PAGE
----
In the current economic cycle, she considers “manufacturing new orders” a key indicator, given the trade war and its effect on business confidence. On Bloomberg Television yesterday, Sonders pointed to 15 consecutive months of declining global PMI (Purchasing Managers Index), and fears that the U.S. could fall into a recession, at least on the manufacturing side, in the coming months. “I think it’s pretty definitive we’re in a global manufacturing recession… It looks increasing likely the U.S. will fall into that trap as well.”
Sonders tells Fortune that in addition to following the leading indicators—both traditional and anecdotal—“I also follow my own gut from time to time.” And she says while the LEI may work for the direction of the economy, “the same cannot be said about the LEI predicting stock market behavior.” (The next release of the LEI from the Conference Board is scheduled for August 22nd.)
Durable goods & savings rate
“The inversion of the curve rarely sends false signals,” says Kevin Cummins, Senior U.S. Economist at NatWest Markets. But he looks at a variety of indicators, which he considers “dots” that map out the bigger picture and help tell the economy’s story. “I’m especially keeping a close eye on jobless claims, the manufacturing ISM index, business confidence measures, and the stock market.”
He would also add retail sales since they are the most important spending indicator to reflect consumer confidence. “Consumers are more likely to spend when they feel confident about employment and financial prospects.” (Retail sales are reported by the Census Bureau on or about the 15th of each month.)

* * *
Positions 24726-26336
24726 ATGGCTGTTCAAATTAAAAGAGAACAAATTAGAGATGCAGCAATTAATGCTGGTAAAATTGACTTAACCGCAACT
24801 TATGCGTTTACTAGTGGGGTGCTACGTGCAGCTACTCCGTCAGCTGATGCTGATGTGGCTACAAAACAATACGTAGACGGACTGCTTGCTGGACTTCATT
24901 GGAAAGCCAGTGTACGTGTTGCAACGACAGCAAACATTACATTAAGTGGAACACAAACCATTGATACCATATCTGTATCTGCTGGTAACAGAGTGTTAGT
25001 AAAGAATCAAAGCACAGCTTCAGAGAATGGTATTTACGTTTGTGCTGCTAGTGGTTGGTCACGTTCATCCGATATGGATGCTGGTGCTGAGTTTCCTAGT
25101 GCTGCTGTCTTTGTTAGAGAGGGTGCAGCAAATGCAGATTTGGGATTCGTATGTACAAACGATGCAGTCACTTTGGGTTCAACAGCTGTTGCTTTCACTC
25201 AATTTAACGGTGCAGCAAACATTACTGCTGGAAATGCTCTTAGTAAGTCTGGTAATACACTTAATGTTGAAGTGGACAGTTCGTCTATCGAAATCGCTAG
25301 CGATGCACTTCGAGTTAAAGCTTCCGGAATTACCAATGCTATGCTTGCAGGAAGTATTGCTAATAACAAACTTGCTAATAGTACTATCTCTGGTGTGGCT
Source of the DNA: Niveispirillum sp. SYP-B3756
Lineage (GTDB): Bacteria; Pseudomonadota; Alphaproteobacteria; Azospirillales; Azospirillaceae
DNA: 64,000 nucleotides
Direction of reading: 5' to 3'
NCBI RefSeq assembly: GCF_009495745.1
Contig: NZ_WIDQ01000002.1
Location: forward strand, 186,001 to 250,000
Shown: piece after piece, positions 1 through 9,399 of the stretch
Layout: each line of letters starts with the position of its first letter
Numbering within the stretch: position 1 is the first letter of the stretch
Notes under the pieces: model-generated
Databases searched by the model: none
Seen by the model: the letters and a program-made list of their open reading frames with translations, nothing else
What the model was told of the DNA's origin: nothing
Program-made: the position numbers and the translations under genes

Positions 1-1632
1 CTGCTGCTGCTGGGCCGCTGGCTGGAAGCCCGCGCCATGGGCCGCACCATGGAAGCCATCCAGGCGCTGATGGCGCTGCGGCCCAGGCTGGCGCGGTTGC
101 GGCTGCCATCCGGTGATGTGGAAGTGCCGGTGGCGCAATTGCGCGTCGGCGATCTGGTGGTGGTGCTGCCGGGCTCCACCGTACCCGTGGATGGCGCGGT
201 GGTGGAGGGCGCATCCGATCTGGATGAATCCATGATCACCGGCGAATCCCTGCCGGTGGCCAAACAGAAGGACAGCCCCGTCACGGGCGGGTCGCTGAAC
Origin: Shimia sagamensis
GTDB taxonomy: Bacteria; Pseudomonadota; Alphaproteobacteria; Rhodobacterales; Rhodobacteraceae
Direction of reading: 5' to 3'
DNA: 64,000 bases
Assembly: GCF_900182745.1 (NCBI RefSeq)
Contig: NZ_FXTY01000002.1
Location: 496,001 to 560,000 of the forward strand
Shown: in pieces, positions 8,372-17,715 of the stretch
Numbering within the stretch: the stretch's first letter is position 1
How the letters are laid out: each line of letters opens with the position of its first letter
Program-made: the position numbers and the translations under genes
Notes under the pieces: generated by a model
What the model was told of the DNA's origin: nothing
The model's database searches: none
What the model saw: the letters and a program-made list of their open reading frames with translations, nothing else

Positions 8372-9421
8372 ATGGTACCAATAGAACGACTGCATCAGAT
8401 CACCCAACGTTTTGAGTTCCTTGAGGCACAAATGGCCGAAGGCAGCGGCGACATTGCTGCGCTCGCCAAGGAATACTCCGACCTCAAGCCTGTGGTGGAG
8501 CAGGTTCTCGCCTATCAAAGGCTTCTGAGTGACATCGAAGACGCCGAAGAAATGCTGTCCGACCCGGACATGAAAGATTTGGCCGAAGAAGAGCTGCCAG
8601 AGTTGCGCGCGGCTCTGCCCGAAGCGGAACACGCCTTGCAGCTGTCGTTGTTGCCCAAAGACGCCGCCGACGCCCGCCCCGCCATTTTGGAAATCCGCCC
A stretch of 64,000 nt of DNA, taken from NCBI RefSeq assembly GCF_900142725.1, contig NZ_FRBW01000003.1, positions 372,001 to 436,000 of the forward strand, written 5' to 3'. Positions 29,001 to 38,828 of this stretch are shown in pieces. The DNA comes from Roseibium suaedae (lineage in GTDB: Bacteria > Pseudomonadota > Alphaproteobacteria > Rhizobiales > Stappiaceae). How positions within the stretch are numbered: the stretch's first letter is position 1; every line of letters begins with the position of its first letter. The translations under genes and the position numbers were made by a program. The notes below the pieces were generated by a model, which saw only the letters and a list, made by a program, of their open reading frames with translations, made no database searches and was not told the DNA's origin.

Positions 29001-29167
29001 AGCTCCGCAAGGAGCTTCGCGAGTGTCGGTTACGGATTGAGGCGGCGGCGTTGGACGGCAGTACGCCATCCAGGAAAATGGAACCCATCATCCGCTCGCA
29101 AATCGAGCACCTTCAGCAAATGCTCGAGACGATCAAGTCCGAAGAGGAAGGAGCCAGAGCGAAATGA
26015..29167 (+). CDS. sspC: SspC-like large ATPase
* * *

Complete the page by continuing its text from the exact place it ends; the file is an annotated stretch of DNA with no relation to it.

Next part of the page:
That’s why he and Bernand Baumohl like to keep an eye on durable goods. “Durable goods orders are often purchased on credit or financed. Things like cars, washers and dryers, or flat screen TVs,” Baumohl says. “If there is any concern on the part of consumers about the outlook for the economy, about job growth, about income, you’ll begin to see that manifest in spending on durable goods. So far it’s been quite volatile, so it’s hard to come to any conclusion about whether consumers are significantly pulling back.”
(Durable Goods will be released by the Bureau of Economic Research on August 26th. The Manufacturing ISM Report on Business will be released September 3rd. Jobless claims are reported at the end of every week by the Department of Labor, and the Conference Board is one of several organizations that measure business and consumer confidence on a regular basis.)
Baumohl also keeps an eye on savings rates, which have been going up. “Consumers have been spending for ten years, and at what point will they be satiated? If they save more, they’ll be spending less.”
David Carter, Chief Investment Officer at Lenox Wealth Advisors, admits it’s hard to predict the economy these days, especially because of unexpected shocks, like Brexit, a trade war, or Hong Kong protests, for example. To paraphrase Springsteen, says Carter, “It’s the things you don’t see coming that can send you crawling back home.”
More must-read stories from Fortune:
—This recession indicator is going off—but don’t use it to time the market
—The death of trading: Why more big banks think the business is a losing bet
—Business confidence is plummeting because of a “chaotic” environment
—How are big banks doing when it comes to diversity? Congress isn’t impressed
—“Negative” interest rates used to be unthinkable in the U.S.—not anymore